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    1. unusual to find a rredback out in the open like that. But I wouldn't take chances either.

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  5. Insects - best enjoyed in pictures LOL... and yours are divine!

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    1. thanks c and s, you're at quite a safe distance I should think. (lol)

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  6. Oh now I know the one I saw while cleaning up the garden was German cockroach. We were a bit puzzled by the wings because it is not a familiar cockroach we see in the tropics. I thought it was a mutant.

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    1. most of the ones outside in the garden I think are natives.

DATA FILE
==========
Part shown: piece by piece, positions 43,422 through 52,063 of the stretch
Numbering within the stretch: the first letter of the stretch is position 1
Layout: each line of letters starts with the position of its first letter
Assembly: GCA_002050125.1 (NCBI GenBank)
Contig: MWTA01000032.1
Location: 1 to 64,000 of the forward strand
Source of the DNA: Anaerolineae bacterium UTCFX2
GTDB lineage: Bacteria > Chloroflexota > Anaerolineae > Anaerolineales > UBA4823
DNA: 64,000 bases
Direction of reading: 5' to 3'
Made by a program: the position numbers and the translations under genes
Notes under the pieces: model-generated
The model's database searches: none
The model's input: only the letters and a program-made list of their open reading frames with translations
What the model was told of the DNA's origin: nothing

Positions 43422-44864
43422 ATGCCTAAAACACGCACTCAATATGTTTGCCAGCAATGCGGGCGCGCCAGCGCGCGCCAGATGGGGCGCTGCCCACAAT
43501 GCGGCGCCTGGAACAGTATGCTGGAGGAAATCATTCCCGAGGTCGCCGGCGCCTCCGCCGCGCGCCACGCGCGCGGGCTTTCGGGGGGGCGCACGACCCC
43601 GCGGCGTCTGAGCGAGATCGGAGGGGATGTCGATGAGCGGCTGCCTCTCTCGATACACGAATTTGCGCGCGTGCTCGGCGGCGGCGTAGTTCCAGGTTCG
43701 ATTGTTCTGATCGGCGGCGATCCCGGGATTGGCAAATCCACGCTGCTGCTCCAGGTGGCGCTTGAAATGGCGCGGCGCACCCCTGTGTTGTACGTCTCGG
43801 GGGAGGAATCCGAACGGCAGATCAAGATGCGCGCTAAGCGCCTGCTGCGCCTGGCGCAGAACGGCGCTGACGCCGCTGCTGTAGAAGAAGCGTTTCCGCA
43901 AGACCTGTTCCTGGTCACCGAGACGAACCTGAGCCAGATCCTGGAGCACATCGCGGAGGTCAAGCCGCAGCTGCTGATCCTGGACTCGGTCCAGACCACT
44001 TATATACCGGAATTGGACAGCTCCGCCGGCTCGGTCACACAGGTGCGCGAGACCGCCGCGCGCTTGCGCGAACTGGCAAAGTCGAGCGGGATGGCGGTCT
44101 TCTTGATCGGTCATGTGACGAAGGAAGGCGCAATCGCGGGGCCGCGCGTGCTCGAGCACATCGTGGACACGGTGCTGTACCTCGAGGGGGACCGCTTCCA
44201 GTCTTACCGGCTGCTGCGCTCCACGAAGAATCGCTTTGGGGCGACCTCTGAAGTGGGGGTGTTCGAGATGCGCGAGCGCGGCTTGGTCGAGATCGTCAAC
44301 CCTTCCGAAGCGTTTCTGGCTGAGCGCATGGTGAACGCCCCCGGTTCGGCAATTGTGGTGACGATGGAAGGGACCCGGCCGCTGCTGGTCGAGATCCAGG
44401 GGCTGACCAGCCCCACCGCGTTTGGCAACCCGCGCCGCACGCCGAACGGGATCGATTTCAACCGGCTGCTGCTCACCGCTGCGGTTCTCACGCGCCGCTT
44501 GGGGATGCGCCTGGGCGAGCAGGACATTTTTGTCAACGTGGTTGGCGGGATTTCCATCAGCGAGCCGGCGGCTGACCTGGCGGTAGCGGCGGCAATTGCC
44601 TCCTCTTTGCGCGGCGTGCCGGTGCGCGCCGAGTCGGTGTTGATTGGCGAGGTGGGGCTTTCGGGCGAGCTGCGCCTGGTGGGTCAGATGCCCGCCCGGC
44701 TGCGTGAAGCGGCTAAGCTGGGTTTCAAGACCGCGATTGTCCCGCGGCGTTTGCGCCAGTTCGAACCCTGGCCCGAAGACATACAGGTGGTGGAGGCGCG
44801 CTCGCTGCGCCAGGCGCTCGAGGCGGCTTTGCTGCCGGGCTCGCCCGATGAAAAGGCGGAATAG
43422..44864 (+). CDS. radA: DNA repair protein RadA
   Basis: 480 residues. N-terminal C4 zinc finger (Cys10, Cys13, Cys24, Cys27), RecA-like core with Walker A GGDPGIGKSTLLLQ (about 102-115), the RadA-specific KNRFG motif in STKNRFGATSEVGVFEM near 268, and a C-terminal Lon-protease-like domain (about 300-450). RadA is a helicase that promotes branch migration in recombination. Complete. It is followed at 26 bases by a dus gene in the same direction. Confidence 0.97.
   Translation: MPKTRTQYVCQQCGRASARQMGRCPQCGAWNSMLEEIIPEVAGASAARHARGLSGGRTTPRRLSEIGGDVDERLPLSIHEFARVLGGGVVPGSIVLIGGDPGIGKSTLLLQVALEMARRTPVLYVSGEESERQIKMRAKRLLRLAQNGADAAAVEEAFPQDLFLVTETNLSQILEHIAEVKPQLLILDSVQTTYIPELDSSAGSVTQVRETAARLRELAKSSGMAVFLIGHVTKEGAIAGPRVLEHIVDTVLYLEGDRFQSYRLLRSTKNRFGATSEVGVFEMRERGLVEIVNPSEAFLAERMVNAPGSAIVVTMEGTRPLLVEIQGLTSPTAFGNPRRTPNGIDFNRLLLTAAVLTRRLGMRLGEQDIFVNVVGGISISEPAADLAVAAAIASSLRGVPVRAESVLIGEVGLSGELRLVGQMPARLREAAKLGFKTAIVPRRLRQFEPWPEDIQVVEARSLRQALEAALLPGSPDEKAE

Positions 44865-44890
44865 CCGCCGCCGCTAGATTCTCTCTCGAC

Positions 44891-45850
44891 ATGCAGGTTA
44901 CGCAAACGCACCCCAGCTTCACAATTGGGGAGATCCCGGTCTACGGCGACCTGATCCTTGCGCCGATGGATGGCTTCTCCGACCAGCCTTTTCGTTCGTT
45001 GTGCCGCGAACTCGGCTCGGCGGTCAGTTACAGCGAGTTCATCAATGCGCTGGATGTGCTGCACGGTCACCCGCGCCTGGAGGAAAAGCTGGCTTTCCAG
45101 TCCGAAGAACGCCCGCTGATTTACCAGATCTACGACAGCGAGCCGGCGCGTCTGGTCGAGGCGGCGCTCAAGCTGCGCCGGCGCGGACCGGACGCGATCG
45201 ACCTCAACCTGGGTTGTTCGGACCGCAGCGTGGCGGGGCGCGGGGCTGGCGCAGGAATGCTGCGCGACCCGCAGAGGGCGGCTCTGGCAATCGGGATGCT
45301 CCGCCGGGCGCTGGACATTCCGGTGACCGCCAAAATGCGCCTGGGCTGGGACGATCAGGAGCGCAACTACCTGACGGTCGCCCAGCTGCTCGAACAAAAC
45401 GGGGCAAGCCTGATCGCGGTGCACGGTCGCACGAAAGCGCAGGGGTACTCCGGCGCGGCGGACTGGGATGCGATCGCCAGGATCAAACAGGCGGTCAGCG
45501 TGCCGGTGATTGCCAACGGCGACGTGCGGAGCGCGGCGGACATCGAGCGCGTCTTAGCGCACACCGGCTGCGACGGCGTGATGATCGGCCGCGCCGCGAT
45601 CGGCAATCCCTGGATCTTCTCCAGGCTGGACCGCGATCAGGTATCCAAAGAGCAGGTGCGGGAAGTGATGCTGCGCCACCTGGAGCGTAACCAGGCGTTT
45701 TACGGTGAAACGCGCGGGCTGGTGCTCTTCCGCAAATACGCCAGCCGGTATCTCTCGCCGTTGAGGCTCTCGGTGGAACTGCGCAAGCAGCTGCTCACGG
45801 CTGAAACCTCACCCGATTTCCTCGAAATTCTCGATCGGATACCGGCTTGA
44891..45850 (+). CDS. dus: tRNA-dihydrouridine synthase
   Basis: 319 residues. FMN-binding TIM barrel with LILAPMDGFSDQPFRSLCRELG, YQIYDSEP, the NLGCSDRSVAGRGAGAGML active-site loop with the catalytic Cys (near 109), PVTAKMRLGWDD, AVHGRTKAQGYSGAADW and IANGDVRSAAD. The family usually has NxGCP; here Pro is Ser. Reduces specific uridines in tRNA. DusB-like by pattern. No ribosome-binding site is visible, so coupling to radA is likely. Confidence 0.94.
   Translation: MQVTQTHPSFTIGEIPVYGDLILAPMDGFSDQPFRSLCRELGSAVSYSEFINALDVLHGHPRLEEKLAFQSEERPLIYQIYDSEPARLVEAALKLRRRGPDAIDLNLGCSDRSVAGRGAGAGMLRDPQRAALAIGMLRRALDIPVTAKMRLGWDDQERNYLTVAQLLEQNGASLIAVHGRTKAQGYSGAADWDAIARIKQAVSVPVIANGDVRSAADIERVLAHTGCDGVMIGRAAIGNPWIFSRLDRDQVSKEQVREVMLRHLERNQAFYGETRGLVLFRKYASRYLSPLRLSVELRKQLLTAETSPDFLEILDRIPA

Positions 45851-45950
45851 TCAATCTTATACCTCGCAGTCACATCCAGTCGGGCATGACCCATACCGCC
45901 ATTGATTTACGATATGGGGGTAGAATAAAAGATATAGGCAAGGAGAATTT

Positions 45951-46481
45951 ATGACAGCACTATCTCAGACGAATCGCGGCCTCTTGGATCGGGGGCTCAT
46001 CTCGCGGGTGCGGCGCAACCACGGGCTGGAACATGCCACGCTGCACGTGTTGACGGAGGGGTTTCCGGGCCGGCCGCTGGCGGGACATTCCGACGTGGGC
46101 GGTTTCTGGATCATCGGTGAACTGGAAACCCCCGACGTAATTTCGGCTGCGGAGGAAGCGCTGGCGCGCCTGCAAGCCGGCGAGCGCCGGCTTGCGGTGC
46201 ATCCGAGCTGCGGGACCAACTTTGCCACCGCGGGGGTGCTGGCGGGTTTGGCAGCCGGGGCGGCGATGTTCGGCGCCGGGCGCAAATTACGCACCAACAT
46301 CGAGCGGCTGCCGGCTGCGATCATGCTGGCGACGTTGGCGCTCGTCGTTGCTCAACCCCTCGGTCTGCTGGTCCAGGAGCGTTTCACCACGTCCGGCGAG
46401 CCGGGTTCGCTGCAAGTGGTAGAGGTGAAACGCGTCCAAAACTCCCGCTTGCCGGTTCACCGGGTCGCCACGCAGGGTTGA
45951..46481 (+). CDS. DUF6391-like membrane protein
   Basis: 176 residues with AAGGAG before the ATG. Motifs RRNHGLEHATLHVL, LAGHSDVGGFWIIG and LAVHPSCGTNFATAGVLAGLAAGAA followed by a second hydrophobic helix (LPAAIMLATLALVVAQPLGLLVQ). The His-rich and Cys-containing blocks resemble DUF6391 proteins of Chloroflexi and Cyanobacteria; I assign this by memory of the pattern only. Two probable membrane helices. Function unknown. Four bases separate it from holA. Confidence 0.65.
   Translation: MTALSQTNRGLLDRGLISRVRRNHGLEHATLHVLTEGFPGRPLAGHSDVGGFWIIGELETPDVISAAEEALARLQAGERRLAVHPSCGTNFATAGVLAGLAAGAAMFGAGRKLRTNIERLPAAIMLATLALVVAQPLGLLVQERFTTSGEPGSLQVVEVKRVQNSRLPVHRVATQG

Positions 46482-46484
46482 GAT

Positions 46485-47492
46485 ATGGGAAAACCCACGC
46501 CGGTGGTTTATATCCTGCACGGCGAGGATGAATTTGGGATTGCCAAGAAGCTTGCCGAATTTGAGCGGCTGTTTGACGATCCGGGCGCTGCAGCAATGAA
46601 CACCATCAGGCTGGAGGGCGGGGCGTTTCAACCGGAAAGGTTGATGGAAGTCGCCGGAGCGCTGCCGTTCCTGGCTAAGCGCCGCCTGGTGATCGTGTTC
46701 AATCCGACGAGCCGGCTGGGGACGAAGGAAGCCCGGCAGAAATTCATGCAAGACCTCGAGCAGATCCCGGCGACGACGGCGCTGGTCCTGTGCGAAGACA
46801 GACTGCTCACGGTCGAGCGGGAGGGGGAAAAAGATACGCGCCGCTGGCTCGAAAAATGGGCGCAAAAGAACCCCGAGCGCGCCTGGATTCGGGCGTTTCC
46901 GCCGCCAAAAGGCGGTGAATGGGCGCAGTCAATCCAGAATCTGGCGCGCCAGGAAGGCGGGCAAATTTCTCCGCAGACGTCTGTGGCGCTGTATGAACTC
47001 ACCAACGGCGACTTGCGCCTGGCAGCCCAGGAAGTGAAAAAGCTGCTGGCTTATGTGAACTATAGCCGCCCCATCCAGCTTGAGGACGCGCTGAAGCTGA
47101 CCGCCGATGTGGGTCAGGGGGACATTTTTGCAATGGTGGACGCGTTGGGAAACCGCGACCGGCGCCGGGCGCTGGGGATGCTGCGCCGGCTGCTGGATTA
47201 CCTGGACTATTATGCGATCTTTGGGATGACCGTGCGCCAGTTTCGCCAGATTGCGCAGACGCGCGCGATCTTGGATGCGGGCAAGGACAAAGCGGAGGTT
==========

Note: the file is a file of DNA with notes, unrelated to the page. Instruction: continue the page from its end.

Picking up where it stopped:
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  7. I actually saw a metallic green fly in my garden today. It was a beautiful dark aqua green which is why it caught my eye. Mini beasts can be extremely interesting!!

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    1. I've seen a metallic green fly - so beautiful. I have become extremely fascinated by these mini beasties. And they're usually much easier to photograph than birds.

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  8. Nice captures but I'll have to admit to scrolling down to the fly. I have arachnophobia you see. As for the fly, I don't think it is a regular fly. On top of the differences you mentioned, the coloration seems lighter too.

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  9. thanks for braving the post Bom. I think it's an unusual fly too, and as time goes on i am getting quite fond of it. cheers, catmint

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  10. That Cockroach is a Shining Cockroach, not a german cochroach.